Gaggle by White House Press Secretary Robert Gibbs aboard Air Force One en route Andrews AFB, 1/17/10
6:40 P.M. EST
Q Did the President accomplish today what he hoped to?
MR. GIBBS: Absolutely. Look, I think you've got, by all accounts, a very close race. The President was happy to lend his voice in a race that he thinks is going to be about, as you heard him say, whose side are you on. I think he delivered that message today.
Q Robert, tell us a little about the thinking in the White House, about contingency plans about how to get health care done, if you should lose this race. Folks have said they're really working on that.
MR. GIBBS: Well, Chuck, the plan to get health care passed is to continue to do what we're doing in ironing out the differences between the House and Senate. I said this on Friday when I was asked, and I'll say it on Sunday on the ride home -- we think Martha Coakley is going to win this race.
Q The President didn't stress health care in his remarks today. He seemed to be talking more about the bank tax. Is that a strategic decision?
MR. GIBBS: I mean, look, I think he set up -- and all the speakers set up -- whether you're going to be on the side of a bank, whether you're going to be on the side of the insurance industry, whether you're going to be on the side of big oil companies, or whether you're going to be on the side of, in this case, the people of Massachusetts. So, look, I think it was -- that was the theme of what this race has been, I think what the President will talk a lot about for the next year.
Q Can I ask you a contingency plan question? (Laughter.) Can you talk about --
MR. GIBBS: Well, first of all, let's turn this around where the mic is -- (laughter) -- and then -- so I can tell you that we think Martha Coakley is going to win the race.
Q Can you talk about this AP story that says that one of the contingency plans would be having House Democrats vote for the Senate bill?
MR. GIBBS: We should have a private conversation about what I think of the AP. (Laughter.) Guys, we're focused on two things: ironing out the differences in the bills, which you know the President has spent a lot of time working on over the past few days; and we think Martha Coakley is going to win this race.
Q Has he been working on ironing out since the Friday meeting -- has there been more --
MR. GIBBS: There haven't been more joint meetings, and there weren't any scheduled today.
Q What about this coming week? Has the President planned any more meetings?
MR. GIBBS: I have not seen the schedule, but my sense is -- I know staff is continuing to work out differences, and I have not seen the schedule in terms of what is upcoming this week, but I assume there will be.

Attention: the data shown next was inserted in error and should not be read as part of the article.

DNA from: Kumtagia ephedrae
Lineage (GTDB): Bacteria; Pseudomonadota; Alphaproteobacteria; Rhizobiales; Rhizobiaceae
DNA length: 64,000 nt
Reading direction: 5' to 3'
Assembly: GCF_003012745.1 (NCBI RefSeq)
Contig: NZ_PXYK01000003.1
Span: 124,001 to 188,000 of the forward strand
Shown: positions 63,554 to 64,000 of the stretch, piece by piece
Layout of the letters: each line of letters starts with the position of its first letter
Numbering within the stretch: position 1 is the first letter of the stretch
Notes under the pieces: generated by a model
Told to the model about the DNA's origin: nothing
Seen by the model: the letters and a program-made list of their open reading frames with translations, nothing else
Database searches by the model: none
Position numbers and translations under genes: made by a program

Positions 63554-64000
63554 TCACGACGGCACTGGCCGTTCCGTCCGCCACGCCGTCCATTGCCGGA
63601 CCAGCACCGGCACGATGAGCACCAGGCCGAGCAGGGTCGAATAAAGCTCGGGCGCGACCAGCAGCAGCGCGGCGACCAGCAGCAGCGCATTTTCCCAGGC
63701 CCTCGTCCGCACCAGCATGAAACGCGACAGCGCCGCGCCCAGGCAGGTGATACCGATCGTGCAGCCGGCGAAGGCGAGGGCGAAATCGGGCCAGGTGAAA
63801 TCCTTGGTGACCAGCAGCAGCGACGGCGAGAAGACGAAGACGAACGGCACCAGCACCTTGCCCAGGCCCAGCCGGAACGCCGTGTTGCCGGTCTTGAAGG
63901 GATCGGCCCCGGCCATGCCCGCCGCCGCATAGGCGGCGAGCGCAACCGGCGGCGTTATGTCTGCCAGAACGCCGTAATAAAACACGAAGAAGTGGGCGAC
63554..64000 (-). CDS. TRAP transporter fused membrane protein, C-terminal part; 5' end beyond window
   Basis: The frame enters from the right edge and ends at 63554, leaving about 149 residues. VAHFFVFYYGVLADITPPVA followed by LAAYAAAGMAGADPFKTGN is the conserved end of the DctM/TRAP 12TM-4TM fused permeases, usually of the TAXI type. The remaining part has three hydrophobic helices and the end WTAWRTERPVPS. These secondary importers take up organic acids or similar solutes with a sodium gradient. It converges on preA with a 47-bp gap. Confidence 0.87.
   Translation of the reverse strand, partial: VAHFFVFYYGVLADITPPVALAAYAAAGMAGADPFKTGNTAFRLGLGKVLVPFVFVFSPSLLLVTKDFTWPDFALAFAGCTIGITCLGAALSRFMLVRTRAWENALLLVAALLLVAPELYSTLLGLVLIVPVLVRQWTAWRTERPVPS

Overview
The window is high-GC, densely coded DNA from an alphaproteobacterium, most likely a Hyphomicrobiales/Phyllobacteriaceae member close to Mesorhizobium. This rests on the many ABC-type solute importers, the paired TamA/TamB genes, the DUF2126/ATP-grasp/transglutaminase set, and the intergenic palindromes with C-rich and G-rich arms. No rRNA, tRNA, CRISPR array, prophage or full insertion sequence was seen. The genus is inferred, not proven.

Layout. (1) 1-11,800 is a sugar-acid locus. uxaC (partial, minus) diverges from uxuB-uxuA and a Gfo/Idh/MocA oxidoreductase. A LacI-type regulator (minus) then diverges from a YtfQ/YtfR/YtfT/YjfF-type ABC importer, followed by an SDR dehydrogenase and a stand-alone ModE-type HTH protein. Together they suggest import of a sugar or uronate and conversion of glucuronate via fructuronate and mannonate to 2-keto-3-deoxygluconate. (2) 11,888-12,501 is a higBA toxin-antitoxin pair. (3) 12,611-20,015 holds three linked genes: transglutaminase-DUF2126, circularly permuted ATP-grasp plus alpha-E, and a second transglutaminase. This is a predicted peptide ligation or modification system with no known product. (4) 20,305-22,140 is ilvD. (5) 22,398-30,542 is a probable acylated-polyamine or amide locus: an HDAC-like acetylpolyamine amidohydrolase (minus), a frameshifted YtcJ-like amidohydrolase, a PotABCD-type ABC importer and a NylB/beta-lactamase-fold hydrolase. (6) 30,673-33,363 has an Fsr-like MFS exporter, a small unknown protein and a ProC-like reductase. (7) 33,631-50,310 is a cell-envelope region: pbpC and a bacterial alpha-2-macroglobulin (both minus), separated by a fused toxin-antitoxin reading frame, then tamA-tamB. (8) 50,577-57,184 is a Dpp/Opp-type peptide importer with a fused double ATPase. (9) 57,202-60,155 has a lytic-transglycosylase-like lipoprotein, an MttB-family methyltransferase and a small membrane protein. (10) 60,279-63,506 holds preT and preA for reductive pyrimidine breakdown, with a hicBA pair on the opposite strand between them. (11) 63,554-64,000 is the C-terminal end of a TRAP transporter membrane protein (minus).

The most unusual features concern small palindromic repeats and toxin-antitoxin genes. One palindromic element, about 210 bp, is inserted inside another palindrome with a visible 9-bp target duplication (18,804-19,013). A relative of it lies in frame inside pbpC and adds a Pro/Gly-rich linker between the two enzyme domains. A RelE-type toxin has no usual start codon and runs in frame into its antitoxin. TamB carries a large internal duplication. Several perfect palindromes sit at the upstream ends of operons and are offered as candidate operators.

Q How close do you sense they are? Maybe one more week would do it? Or do you have any feelings --
MR. GIBBS: Well, I think so. I don't think there's much -- I mean, look, I think they spent -- just on those two days alone they spent many hours working through a lot of the differences that remain, and I don't think they're that far from finishing that task.
Q Can I just ask you to clarify -- you said you do expect in the coming week that there will be some further directive by the President?
MR. GIBBS: I haven't seen the schedule, but I assume that if it's not finished by staff, then they would get together.
Q Is there actually a deadline that you are setting at this stage to get this done in coming days?
MR. GIBBS: Just as soon as -- I mean, look, I think we're all hopeful to get this done as soon as we can.
Q In addition to the volunteer project tomorrow, what's on tap for the President --
MR. GIBBS: The volunteer thing is the big thing. He's going to go -- I think it's the Kennedy Center for the concert. And then there will be a short ceremony in the Oval Office, and we'll give -- send out some information on that, relating to Martin Luther King Day, a little bit later.
Q Will be there anything else -- on election day in Massachusetts -- additional robo calls or anything else on get out the vote?
MR. GIBBS: Not that I'm aware of. Obviously he recorded a robo call earlier last week. The Vice President has -- I don't know of any additional stuff that he'll do between now and election night.
Q Senator Bayh said that Obama is wasting precious political capital with health care. What would you say to his -- he said that in the New York Times today.
MR. GIBBS: I thank Senator Bayh for his support on health care. I don't -- look, as we've said many times, the President came in and had to deal with issues that were on his plate. The issues that we've -- some of the issues that we've had to deal with are fiscal issues, the fact that health care is costing too much for companies and for small businesses. The best way to address our fiscal issues in the short term was through changing the cost curve of what the federal government and what state and local governments are paying for health care, and to ensure that people had accessible coverage that businesses can afford. I don't -- I certainly know the President doesn't believe that the time we've spent dealing on health care has been a waste of anybody's time.